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Compiling packeges

 
Juhan Voolaid
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I am trying to compile my project using javac command line tool, but without success. As most of you, I use a powerful IDE when developing and don't bother myself with such a trivial task like it is compiling.

Now when I want to try and build a larger project than a few source files the first time, I don't want to believe that it is so complicated.

My project's file structure is something like that:

src/rootPacket/*.java
src/rootPacket/child1/*.java
src/rootPacket/child1/grandChild1\*.java
... etc

So I how do you compile all that. There can also be child2 and child102 in the packet hierarchy.

As I was hoping to execute these commands, I failed miserably:
javac -sourcepath src -d classes *.java
javac -sourcepath src/* -d classes *.java
javac -sourcepath src/** -d classes *.java
javac -d classes src/*/*.java

.. etc


So how to use javac, the arguments and wildcards correctly and intelligently. I don't want to type in all the package or source file names separately.
 
Roel De Nijs
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Hi Juhan,

I don't know for sure (because always use an IDE to develop), but to my opinion you have to get correct order to compile stuff using the command line. So if your 2nd package is depending on the 1st package you have to compile the 1st package. And to compile the 2nd package successfully you have to add the dir with the class files of 1st package to the classpath when using javac.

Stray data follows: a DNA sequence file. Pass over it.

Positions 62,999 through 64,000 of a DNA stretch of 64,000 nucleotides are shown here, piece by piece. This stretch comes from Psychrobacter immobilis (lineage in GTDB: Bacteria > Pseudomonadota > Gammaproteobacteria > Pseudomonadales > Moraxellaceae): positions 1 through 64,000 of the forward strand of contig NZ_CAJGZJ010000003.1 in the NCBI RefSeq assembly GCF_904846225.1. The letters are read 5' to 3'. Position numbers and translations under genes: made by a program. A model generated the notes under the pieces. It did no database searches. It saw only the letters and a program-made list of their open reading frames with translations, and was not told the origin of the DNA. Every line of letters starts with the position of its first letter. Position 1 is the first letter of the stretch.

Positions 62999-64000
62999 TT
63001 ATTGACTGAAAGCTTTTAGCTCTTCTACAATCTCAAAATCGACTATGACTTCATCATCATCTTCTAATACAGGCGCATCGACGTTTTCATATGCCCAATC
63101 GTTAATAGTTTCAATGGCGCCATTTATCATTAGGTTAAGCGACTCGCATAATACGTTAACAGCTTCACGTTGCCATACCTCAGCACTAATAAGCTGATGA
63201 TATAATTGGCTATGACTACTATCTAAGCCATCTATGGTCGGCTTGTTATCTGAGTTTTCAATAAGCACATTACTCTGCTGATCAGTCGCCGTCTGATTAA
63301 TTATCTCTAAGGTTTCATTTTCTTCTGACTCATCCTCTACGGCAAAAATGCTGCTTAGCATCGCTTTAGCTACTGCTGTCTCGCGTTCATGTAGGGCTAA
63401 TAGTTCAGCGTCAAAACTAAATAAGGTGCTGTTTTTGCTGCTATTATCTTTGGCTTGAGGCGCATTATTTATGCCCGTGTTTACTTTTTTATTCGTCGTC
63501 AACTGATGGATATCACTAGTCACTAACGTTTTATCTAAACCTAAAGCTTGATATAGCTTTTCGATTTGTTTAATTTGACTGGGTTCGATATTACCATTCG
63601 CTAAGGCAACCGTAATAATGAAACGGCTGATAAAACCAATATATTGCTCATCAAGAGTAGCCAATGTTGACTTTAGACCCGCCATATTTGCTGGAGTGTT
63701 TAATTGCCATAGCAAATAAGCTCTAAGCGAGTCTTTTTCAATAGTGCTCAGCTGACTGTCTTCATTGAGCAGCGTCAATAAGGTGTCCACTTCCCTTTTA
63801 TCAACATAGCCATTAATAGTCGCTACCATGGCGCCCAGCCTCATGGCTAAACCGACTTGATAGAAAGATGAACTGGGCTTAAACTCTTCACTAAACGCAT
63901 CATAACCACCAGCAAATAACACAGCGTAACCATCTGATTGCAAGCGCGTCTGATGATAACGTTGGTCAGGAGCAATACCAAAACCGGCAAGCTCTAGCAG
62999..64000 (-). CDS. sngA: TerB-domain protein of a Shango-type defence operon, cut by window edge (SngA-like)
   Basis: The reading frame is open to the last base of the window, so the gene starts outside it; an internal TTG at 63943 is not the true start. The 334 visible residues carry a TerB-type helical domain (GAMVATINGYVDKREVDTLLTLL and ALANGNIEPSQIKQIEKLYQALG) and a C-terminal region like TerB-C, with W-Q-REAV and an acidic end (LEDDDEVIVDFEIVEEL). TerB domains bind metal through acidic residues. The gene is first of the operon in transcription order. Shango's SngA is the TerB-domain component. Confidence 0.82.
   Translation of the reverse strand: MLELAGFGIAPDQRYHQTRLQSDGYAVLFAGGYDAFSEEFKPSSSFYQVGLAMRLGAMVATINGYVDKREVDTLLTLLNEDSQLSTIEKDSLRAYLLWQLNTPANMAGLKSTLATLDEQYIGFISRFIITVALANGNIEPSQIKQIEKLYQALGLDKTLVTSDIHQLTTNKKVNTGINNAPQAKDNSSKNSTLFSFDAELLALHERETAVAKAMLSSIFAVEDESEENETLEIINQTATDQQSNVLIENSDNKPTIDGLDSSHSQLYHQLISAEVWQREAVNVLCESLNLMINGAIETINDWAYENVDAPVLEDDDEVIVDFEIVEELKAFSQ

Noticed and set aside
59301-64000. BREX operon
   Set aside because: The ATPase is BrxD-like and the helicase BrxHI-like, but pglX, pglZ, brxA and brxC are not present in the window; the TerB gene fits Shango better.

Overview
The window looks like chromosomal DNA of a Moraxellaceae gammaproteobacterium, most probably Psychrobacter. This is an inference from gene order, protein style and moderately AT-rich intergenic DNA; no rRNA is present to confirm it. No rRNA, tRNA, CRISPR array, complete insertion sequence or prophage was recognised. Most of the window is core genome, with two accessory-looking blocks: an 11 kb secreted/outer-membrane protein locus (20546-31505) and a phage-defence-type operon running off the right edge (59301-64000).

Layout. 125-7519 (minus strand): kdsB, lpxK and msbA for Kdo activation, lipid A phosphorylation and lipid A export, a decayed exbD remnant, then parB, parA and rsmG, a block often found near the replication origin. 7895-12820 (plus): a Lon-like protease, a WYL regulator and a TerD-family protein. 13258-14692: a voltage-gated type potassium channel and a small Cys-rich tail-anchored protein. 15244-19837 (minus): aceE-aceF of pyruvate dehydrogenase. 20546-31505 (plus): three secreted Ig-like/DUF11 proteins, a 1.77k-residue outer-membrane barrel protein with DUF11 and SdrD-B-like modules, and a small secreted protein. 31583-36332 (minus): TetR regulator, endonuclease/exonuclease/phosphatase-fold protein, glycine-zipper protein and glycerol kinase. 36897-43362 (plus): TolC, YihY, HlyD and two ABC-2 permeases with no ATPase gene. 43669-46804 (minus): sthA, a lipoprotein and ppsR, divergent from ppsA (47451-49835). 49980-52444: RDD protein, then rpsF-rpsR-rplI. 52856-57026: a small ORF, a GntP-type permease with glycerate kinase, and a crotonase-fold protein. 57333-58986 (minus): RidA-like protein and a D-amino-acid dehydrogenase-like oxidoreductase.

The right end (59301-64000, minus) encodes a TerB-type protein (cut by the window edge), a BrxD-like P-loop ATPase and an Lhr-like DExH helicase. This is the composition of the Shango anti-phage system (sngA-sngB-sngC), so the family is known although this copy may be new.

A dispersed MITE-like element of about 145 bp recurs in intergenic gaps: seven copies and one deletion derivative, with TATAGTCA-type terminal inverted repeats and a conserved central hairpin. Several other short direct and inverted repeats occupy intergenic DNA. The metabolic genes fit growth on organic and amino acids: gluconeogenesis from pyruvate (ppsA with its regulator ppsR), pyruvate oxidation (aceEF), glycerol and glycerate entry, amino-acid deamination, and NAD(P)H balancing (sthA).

What's the reason why you would use javac to compile your classes? Why don't take the easy road and use an IDE (or an Ant build file for example).

Kind regards,
Roel
 
Anne Crace
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I never used that tool . I used Eclipse initially to compile and when near complete used Roel's Ant script, found here: Ant Build for SCJD. Ant really simplifies things and the learning curve is not too steep. It is really worthwhile to learn how to use it.
 
Juhan Voolaid
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OK, figured it out.

Here is how I did:

javac -d classes -sourcepath src [path to the main class: src\rootPacket\MainClass.java]

The sourcepath tells the location form where to look for the dependencies (that the main class needs). Since all the classes are dependent on one another, they all get compiled. I am afraid that will not be the case, when there are classes in the source directory that are never used by other classes.
 
Juhan Voolaid
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Roel De Nijs wrote:
What's the reason why you would use javac to compile your classes? Why don't take the easy road and use an IDE (or an Ant build file for example).


Want to do it by the book .
 
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